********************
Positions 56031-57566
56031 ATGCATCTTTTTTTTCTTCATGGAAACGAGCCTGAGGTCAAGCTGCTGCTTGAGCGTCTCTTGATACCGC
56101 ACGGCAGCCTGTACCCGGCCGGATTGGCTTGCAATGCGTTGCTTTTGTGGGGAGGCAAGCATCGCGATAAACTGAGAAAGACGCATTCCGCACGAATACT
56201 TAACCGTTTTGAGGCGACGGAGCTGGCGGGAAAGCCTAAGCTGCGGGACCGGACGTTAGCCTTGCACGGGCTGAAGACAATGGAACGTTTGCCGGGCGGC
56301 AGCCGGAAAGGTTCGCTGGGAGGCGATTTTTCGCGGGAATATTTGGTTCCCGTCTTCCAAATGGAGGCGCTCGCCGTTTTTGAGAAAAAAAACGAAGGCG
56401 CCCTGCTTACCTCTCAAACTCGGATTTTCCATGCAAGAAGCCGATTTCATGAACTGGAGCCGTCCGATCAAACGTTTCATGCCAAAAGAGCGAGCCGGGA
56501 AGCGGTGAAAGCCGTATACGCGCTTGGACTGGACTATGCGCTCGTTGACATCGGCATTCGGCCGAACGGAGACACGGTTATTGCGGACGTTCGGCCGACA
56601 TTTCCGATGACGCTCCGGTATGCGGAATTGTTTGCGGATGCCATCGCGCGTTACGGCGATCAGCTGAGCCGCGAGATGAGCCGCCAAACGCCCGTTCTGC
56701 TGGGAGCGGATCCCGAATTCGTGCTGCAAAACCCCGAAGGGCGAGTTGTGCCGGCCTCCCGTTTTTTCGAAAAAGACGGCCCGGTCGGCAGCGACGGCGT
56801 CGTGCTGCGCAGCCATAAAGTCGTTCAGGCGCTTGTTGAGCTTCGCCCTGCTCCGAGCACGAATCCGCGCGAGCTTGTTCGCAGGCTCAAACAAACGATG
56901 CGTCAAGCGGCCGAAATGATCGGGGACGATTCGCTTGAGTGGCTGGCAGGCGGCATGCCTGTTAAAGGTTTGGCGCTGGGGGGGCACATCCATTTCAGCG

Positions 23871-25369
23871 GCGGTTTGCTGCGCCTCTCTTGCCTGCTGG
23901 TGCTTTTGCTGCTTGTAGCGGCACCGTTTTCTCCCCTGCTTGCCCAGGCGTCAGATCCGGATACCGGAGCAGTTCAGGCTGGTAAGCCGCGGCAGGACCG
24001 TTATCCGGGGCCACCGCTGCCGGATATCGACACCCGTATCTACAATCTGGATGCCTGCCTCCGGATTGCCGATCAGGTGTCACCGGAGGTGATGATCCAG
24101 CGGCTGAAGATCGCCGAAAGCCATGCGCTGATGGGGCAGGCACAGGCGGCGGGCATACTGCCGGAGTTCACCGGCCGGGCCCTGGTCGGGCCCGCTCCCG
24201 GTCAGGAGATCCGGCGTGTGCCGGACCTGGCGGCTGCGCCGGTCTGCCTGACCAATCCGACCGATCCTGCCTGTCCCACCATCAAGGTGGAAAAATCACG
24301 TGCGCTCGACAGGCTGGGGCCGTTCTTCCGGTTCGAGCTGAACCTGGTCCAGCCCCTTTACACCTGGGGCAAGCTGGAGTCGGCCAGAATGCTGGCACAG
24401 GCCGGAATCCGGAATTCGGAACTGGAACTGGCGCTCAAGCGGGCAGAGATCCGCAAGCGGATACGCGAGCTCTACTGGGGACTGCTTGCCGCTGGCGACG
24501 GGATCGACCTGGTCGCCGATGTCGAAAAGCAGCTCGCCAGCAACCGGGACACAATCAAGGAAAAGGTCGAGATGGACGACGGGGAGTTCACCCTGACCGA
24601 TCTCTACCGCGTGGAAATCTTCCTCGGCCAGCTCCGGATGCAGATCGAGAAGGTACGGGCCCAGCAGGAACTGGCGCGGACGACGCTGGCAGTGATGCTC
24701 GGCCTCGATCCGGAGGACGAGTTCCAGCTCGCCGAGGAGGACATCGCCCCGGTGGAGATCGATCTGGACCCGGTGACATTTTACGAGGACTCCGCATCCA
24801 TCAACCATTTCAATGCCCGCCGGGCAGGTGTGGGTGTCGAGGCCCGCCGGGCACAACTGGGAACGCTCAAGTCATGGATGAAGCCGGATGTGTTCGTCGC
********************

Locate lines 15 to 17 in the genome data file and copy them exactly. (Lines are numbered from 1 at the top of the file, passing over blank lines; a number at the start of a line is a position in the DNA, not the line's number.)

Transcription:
24001 TTATCCGGGGCCACCGCTGCCGGATATCGACACCCGTATCTACAATCTGGATGCCTGCCTCCGGATTGCCGATCAGGTGTCACCGGAGGTGATGATCCAG
24101 CGGCTGAAGATCGCCGAAAGCCATGCGCTGATGGGGCAGGCACAGGCGGCGGGCATACTGCCGGAGTTCACCGGCCGGGCCCTGGTCGGGCCCGCTCCCG
24201 GTCAGGAGATCCGGCGTGTGCCGGACCTGGCGGCTGCGCCGGTCTGCCTGACCAATCCGACCGATCCTGCCTGTCCCACCATCAAGGTGGAAAAATCACG